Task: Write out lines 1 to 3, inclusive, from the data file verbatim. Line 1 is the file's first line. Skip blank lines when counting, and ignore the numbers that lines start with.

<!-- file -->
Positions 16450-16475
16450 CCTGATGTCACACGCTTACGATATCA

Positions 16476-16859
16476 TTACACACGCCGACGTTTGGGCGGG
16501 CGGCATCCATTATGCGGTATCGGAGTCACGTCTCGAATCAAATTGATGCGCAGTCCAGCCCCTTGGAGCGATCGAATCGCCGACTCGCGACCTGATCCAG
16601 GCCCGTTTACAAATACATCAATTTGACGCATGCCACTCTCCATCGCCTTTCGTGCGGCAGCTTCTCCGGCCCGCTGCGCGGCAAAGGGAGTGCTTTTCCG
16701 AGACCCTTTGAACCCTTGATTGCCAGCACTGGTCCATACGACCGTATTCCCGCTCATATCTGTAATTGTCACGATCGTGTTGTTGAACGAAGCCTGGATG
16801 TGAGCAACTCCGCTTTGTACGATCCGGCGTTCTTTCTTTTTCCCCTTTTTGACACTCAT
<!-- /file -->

Positions 16450-16475
16450 CCTGATGTCACACGCTTACGATATCA

Positions 16476-16859